In an effort to help ensure that organizations have these measures in place, the Information Security Forum (ISF) has developed ISF Information Risk Assessment Methodology 2 (IRAM2), which has many similarities to other popular risk assessment methodologies. However, IRAM2 covers a broader scope of the overall risk management lifecycle by providing pragmatic guidance on risk treatment. IRAM2 provides businesses of all sizes with a simple and practical, yet rigorous risk assessment methodology that helps businesses identify, analyze and treat information risk throughout the organization. 

Additionally, the ISF has introduced a practical approach for creating key performance indicators (KPIs) and key risk indicators (KRIs) that support informed decision-making. This offers businesses of all sizes with the assurance that the CIO, CISO and the information security function are responding proactively to priorities and other needs of the business. 

The ISF method encourages CISOs and CIOs to have the right conversations with the right people. It has been designed to be applied at all levels of an organization, and consists of the following four phases: 

1. Establish relevance by engaging to understand the business context, identify common interests and develop combinations of KPIs and KRIs 

2. Generate insights by engaging to produce, calibrate and interpret KPI/KRI combinations 

3. Create impact by engaging to make recommendations relating to common interests and make decisions about next steps 

4. Learn and improve by engaging to develop learning and improvement plans 

This approach provides a way for businesses to succeed by engaging with audiences to recognize shared interests, determine appropriate data, generate consistent insights and create impact supported by the right KPIs and KRIs. This, in turn, will support better informed decision-making. 

Time is Critical. Don’t Wait. 

It is of the utmost importance that businesses urgently formulate a response to the ever-growing trend of mobile devices in the workplace. An information-centric perspective is key to managing BYOx risk, keeping the focus where it should be rather than on the technical details. The explosion of new devices and applications means that establishing a BYOx risk management plan around a single technical solution can be limiting. A focus on information is more likely to result in a responsive and adaptable program.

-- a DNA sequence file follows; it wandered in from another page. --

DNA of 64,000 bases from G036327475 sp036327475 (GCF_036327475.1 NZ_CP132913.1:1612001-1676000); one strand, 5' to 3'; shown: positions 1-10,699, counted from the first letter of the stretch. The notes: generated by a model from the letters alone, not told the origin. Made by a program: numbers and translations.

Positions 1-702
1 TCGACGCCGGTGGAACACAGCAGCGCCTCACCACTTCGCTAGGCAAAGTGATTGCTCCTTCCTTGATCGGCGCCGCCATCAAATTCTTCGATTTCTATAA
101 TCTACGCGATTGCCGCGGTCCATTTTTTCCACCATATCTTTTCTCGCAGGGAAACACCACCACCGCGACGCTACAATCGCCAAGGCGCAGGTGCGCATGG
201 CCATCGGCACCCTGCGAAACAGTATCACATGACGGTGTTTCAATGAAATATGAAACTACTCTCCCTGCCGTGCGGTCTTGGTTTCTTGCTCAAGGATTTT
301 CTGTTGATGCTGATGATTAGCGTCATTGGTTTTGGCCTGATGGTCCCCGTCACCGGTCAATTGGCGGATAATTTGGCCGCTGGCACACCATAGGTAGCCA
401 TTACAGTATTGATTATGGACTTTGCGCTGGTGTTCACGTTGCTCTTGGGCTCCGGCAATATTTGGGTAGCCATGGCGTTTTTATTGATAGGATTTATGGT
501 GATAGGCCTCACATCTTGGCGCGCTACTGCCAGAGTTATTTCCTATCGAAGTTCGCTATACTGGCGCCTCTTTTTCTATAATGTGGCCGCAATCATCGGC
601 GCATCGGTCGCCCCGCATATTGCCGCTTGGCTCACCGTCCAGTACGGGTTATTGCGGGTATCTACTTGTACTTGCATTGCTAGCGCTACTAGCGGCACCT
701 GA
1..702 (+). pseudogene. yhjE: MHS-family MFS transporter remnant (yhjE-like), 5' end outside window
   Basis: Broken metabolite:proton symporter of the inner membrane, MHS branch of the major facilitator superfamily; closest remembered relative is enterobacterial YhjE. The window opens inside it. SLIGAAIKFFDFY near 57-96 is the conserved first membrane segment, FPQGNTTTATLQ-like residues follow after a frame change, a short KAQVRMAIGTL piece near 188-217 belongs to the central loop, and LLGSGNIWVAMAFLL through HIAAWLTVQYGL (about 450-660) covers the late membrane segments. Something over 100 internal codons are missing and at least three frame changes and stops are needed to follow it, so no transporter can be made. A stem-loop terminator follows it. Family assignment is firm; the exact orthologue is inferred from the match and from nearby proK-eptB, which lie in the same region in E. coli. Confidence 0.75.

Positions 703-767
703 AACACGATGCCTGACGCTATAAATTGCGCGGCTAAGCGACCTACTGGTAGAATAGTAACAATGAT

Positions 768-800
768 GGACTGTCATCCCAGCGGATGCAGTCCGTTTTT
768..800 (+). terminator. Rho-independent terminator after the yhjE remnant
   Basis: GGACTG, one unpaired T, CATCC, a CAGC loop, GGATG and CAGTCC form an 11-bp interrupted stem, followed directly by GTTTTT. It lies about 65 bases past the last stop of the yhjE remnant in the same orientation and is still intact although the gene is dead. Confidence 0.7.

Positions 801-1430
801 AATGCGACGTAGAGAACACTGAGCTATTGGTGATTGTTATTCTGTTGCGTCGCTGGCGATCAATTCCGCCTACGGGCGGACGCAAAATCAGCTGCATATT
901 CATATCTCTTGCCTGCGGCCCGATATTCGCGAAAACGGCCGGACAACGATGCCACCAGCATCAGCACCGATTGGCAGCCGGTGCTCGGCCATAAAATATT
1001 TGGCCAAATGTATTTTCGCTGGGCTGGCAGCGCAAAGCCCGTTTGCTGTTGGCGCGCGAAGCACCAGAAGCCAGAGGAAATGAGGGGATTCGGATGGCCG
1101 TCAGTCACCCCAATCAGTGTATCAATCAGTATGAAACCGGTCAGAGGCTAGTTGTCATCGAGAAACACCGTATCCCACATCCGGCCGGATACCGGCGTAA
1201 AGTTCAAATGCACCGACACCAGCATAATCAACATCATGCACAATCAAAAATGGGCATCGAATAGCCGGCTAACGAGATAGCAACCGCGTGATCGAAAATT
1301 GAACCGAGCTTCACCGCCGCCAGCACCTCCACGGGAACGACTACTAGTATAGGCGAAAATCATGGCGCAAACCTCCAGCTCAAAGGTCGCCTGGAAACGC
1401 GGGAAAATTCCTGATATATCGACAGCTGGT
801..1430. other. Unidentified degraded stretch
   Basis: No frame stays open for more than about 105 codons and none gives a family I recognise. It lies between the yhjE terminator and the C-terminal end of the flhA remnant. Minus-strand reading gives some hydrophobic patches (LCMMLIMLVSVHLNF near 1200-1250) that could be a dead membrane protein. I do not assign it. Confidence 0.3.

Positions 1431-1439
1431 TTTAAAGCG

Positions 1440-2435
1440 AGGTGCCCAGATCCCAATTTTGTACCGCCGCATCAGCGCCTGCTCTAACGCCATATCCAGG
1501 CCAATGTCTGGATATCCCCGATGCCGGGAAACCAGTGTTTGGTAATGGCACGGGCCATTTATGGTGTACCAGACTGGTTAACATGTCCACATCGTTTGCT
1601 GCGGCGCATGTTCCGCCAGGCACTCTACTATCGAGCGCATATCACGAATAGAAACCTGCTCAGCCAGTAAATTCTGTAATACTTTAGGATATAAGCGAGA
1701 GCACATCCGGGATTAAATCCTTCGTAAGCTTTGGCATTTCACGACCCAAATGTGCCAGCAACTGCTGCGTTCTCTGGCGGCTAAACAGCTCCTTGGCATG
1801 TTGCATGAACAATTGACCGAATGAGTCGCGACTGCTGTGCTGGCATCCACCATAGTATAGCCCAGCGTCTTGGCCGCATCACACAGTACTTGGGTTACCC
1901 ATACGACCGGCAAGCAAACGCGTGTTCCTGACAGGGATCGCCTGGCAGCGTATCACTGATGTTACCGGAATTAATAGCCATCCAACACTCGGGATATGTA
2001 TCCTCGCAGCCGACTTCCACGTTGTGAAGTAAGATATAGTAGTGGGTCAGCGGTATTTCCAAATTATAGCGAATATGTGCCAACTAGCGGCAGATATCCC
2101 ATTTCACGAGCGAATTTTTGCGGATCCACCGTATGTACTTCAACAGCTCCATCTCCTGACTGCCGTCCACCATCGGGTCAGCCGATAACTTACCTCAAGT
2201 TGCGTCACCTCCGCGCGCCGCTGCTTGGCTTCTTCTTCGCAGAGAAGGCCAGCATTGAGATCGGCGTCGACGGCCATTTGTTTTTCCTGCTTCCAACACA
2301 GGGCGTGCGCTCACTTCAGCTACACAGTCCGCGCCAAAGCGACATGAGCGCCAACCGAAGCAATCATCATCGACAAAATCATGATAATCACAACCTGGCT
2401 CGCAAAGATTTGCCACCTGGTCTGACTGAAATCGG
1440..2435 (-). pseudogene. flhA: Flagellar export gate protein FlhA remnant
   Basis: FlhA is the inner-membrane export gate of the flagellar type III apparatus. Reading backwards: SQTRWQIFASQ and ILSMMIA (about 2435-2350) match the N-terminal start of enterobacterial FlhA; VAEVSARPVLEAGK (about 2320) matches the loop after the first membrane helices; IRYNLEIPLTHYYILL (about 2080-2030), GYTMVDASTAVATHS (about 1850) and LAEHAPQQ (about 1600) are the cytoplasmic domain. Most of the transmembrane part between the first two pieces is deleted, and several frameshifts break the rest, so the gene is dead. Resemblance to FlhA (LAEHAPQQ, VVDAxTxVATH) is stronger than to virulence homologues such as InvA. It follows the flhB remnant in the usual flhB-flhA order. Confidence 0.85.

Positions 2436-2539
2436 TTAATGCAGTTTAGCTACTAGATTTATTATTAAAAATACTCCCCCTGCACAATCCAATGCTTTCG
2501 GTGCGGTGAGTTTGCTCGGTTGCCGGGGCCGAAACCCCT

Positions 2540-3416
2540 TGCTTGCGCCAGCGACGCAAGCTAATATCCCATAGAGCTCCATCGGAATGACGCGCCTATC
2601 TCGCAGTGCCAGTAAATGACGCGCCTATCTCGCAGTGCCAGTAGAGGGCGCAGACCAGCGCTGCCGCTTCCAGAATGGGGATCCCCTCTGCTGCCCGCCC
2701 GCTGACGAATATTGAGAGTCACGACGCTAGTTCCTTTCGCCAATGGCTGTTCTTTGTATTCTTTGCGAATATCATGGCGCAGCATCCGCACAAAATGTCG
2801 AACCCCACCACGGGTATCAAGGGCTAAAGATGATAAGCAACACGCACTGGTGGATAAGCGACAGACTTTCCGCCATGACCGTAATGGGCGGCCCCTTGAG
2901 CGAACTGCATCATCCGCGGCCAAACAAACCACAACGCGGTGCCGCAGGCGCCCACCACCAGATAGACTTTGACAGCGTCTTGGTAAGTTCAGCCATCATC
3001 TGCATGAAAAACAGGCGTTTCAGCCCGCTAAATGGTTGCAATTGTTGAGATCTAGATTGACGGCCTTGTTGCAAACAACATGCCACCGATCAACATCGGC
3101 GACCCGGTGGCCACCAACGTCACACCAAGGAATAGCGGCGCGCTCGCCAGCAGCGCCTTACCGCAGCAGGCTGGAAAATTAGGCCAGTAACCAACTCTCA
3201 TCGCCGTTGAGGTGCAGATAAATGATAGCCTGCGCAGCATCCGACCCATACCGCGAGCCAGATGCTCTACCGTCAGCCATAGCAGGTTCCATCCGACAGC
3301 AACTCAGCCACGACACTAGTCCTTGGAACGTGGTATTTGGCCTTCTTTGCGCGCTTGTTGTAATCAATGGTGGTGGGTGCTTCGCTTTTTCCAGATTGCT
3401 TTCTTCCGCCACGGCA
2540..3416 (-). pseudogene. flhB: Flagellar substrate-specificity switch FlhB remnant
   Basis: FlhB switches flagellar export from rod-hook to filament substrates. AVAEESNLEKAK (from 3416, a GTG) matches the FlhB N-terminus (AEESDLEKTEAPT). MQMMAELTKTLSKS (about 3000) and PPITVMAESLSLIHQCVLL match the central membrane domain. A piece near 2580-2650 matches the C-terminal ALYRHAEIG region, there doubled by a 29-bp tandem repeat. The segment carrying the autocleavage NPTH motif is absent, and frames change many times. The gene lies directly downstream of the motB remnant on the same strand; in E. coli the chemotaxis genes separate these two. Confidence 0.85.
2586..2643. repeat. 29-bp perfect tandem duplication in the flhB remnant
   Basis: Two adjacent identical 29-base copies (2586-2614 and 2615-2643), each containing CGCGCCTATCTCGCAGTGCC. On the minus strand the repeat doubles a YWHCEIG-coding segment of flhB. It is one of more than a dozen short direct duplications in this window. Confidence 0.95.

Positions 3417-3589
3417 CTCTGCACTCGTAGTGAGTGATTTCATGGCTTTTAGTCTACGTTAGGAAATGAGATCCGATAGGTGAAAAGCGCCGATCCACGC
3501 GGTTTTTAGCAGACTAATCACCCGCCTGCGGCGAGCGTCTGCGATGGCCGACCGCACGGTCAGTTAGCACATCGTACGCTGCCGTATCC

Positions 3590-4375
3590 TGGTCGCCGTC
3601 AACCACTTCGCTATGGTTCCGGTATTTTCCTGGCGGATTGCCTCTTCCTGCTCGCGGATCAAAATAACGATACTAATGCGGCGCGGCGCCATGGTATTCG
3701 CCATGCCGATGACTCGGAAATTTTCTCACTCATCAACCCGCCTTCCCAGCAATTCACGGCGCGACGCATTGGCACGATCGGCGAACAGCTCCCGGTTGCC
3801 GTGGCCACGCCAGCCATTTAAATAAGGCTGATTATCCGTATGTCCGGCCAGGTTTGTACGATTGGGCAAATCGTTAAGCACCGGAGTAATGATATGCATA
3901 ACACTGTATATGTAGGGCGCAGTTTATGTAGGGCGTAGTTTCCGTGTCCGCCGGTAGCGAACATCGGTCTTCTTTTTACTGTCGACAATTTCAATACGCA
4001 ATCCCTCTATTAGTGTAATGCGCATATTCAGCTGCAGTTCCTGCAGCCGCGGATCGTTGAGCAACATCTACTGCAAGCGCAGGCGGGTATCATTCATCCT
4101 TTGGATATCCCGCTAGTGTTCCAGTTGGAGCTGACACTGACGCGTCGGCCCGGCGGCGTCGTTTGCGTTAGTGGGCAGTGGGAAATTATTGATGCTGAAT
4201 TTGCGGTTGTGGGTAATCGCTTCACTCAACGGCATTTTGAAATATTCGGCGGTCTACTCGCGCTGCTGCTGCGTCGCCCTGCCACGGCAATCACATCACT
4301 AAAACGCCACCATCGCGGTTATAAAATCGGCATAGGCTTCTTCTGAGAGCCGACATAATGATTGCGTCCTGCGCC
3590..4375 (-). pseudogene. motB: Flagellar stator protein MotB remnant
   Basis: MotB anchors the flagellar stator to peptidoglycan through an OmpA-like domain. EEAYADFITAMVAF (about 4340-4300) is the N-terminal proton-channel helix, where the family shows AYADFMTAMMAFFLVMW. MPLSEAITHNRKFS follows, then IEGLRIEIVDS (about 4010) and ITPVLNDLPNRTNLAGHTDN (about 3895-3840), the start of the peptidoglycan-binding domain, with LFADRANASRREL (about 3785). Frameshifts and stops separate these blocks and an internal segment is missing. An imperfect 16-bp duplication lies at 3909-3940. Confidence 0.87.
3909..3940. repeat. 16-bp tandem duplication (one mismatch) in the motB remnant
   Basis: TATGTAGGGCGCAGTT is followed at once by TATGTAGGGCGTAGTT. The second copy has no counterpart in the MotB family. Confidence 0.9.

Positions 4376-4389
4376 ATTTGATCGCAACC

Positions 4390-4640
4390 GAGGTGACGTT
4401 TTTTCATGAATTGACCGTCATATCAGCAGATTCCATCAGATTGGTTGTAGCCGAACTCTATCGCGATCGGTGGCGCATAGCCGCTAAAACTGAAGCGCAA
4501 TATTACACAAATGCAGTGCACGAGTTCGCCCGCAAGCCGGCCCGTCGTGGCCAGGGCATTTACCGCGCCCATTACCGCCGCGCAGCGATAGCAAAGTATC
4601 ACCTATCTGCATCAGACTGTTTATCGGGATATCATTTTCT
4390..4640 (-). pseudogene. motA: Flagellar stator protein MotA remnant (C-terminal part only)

There are a few risk-based requirements that I want to leave you with: 

-Highlight the issues associated with storing and processing private information on mobile and virtual devices 

-Provide clarity about which privacy rules apply, and specifically how they are affected by cross border movement of data and the multi-tier nature of the service providers 

-Include a high-level examination of the different legal requirements of different jurisdictions 

-Identify the roles and responsibilities that apply for sensitive information

-Define an approach for managing private data accessed on mobile devices and in the cloud 

-Help organization understand how to respond to regulators and data subjects 

Businesses of any size can’t afford to stand still and allow mobile device adoption to run its own course as it will create new attack vectors and potential vulnerabilities in corporate networks. In today’s connected society, you need to stay one step ahead on the latest trends, mobile devices and related security risks. By putting in place the right working practices, usage policies and management tools, organizations of all sizes can benefit from the advantages that mobile devices can bring to the workplace while diminishing exposure to potential security risks. 

Image Credit: Rawpixel / Shutterstock

Steve Durbin
Steve Durbin is Managing Director of the Information Security Forum (ISF). His main areas of focus include the emerging security threat landscape, cyber security, BYOD, the cloud, and social media across both the corporate and personal environments. Previously, he was senior vice president at Gartner.